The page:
In the EU eGovernment Benchmarking 2010+ report by Alexander Schellong advantage is made of the “democracy cube” developed by Archon Fung, I presume, one of his colleagues at the John F. Kennedy School of Government at Harvard University. Fung’s paper, recipient of 81 citations to-date, is entitled “Varieties of Participation in Complex Governance” and is well worth a read in its own right.
Two brief sentences from the conclusion, starting on page 23 say it all for me:
“Citizens can be the shock troops of democracy. Properly deployed, their local knowledge, wisdom, commitment, authority, even rectitude can can address wicked failures of legitimacy, justice, and effectiveness in representative and bureaucratic institutions.”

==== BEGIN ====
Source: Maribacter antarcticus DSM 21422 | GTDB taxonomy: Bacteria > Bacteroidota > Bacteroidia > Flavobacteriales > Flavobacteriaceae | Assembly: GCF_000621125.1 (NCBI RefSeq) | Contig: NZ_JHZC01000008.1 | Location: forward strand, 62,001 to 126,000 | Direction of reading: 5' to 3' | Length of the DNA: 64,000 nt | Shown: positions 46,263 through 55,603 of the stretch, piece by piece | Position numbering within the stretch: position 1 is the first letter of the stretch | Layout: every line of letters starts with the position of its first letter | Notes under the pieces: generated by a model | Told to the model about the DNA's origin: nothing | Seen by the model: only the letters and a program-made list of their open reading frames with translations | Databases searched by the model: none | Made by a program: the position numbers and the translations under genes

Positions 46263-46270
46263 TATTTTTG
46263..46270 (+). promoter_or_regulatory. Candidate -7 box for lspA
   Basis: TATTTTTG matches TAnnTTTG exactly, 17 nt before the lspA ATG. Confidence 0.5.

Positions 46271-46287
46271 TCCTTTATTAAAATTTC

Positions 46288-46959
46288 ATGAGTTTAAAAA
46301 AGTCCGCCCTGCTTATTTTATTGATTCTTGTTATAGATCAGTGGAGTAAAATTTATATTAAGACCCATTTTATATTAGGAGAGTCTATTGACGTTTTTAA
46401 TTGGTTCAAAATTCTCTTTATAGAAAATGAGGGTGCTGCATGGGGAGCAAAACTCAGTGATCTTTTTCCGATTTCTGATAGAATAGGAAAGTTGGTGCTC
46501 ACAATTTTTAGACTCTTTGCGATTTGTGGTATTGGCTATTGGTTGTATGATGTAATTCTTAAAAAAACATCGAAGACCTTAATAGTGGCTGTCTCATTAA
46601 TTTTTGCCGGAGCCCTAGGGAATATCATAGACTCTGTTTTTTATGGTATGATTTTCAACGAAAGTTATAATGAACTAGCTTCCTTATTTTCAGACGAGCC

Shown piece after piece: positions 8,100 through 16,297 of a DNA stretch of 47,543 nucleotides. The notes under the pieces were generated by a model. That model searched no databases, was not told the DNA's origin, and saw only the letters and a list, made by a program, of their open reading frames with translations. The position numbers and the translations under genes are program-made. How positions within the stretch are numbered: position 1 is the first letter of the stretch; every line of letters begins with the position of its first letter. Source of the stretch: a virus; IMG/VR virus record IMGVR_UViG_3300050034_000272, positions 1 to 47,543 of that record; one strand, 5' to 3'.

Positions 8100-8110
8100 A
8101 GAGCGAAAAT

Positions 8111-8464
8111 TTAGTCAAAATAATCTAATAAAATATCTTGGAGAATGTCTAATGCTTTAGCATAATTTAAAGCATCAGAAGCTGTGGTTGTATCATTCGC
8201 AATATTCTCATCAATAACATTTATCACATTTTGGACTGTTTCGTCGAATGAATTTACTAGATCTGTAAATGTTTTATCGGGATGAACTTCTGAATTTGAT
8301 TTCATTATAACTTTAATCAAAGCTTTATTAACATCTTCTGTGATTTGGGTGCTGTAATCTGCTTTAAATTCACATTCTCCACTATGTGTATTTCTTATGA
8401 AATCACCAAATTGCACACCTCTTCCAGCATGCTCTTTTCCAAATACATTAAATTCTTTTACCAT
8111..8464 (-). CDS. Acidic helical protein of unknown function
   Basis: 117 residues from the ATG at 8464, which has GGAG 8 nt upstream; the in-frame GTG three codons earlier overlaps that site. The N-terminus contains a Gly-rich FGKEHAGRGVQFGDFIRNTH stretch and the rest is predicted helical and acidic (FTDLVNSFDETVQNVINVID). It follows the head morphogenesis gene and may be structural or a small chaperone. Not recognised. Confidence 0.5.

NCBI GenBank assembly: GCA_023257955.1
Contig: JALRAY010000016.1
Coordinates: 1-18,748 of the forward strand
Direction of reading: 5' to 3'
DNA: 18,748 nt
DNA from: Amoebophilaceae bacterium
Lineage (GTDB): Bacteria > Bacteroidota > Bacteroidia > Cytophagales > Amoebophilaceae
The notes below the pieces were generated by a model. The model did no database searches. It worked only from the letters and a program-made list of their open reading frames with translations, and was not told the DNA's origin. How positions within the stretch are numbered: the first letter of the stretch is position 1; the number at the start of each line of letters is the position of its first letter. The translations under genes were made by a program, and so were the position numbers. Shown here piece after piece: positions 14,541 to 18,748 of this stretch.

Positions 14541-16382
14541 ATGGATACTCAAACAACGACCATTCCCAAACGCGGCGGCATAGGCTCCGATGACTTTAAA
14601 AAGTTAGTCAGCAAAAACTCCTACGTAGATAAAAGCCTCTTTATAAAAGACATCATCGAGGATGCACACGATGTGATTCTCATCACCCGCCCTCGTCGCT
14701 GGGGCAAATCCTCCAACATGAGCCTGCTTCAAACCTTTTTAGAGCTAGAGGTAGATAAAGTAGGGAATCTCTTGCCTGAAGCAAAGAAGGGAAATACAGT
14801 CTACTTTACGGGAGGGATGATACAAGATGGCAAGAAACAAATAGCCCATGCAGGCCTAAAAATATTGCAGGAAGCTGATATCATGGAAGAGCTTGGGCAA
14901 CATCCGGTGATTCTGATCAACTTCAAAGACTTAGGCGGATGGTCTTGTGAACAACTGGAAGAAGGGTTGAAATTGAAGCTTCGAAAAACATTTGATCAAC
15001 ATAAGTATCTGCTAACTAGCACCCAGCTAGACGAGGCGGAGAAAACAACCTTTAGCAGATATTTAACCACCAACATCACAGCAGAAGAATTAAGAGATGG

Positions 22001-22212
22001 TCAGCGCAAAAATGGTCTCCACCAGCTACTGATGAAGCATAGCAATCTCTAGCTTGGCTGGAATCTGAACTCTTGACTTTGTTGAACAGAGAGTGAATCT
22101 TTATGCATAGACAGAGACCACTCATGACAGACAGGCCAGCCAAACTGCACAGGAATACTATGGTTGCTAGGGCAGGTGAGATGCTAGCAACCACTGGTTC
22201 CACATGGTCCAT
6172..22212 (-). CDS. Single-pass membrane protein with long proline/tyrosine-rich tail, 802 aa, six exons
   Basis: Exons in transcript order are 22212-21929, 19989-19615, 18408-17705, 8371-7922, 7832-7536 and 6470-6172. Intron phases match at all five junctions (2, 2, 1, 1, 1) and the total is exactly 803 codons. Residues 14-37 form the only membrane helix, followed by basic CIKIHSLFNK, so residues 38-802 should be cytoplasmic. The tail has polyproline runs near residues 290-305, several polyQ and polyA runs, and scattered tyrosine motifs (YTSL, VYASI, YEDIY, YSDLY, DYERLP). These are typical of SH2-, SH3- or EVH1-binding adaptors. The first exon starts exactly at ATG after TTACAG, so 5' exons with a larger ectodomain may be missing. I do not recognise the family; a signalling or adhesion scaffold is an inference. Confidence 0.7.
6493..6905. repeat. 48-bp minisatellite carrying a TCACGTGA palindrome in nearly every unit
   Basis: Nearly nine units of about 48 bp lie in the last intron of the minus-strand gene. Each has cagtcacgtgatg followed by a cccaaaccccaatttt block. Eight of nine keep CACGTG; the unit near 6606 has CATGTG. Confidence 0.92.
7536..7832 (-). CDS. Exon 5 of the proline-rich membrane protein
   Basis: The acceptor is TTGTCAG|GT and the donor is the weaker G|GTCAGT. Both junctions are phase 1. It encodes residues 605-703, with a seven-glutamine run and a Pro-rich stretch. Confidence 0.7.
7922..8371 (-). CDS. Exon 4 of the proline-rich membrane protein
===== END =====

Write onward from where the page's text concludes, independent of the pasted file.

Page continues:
“Reaping (indeed perceiving) these pragmatic benefits for democracy, however, requires a footloose analytic approach that jettisons preconceptions about what participatory democracy should look like and what it should do in favor of a searching examination of the actual forms and contributions of participation.”
Currently we are recycling mechanisms of approaching citizens and pretending they are new and open. Real change will require real changes.